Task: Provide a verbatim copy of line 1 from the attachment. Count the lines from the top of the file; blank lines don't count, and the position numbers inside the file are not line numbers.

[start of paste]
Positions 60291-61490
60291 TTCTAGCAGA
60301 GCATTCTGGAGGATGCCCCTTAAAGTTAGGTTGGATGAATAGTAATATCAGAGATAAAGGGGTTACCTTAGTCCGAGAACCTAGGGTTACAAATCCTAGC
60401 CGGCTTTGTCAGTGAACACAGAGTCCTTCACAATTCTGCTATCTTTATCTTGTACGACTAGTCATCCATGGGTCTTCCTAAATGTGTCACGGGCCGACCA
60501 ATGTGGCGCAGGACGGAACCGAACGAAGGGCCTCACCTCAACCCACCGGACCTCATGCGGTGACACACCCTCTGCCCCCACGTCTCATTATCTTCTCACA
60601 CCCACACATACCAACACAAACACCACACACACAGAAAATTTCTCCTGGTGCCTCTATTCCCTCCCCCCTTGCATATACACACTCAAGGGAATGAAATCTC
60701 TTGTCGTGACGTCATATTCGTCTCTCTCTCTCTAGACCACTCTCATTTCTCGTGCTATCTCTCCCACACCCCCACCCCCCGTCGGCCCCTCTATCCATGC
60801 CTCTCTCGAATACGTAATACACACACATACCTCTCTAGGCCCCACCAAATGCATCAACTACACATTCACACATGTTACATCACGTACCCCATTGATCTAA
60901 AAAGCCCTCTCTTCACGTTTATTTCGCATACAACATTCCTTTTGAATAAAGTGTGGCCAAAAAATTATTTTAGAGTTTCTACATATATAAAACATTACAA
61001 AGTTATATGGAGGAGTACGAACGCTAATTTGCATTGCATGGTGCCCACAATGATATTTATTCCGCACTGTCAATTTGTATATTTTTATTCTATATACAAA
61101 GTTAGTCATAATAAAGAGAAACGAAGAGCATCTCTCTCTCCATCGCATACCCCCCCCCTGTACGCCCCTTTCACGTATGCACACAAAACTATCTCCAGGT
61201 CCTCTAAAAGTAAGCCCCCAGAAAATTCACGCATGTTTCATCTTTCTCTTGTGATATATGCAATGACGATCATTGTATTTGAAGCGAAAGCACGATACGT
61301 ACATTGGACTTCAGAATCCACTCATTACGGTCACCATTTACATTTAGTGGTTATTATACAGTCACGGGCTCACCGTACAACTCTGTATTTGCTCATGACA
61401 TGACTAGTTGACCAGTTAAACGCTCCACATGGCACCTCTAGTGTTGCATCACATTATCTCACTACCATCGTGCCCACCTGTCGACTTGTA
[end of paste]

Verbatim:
Positions 60291-61490